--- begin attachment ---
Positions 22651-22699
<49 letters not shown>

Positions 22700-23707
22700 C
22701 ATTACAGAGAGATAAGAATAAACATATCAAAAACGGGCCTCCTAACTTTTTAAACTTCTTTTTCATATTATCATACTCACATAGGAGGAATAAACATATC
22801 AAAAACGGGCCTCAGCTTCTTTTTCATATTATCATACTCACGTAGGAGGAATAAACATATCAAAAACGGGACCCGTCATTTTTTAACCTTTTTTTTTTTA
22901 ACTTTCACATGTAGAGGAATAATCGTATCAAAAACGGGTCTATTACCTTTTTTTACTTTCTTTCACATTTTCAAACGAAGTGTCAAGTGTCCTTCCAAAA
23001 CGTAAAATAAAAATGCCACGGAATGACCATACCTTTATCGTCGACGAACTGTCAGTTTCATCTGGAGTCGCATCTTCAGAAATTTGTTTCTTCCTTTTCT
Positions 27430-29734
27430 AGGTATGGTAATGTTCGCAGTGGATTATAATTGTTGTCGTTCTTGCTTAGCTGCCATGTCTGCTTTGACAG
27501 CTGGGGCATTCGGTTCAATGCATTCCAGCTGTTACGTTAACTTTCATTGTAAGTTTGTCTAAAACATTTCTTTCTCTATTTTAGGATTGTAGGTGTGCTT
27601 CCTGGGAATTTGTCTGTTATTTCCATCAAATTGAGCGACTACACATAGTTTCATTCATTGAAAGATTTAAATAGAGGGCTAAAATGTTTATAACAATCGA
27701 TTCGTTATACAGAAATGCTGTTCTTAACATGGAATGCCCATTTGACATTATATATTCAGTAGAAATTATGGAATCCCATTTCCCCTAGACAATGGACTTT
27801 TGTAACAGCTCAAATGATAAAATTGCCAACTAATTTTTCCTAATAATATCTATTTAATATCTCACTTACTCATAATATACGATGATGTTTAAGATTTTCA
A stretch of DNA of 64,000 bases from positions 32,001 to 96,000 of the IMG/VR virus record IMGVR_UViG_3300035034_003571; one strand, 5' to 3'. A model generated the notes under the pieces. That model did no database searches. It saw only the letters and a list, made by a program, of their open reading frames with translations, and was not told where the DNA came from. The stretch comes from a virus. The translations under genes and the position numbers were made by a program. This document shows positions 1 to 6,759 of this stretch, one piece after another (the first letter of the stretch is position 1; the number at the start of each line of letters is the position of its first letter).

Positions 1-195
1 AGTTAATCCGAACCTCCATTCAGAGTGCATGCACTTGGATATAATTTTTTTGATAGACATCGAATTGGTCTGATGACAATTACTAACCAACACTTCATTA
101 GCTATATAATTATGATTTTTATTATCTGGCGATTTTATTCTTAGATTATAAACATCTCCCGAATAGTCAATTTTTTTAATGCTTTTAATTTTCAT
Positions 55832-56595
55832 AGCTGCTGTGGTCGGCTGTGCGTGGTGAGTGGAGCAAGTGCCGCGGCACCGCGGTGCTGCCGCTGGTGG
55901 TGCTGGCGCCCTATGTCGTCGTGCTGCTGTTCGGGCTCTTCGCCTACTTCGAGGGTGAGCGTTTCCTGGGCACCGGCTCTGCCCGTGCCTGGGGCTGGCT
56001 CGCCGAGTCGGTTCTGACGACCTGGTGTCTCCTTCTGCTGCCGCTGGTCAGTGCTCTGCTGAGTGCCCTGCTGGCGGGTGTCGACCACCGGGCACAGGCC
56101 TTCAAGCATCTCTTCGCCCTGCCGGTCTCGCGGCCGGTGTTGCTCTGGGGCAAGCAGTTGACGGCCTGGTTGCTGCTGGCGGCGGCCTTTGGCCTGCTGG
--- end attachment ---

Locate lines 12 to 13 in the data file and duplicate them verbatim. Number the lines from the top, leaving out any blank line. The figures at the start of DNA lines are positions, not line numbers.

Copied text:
27601 CCTGGGAATTTGTCTGTTATTTCCATCAAATTGAGCGACTACACATAGTTTCATTCATTGAAAGATTTAAATAGAGGGCTAAAATGTTTATAACAATCGA
27701 TTCGTTATACAGAAATGCTGTTCTTAACATGGAATGCCCATTTGACATTATATATTCAGTAGAAATTATGGAATCCCATTTCCCCTAGACAATGGACTTT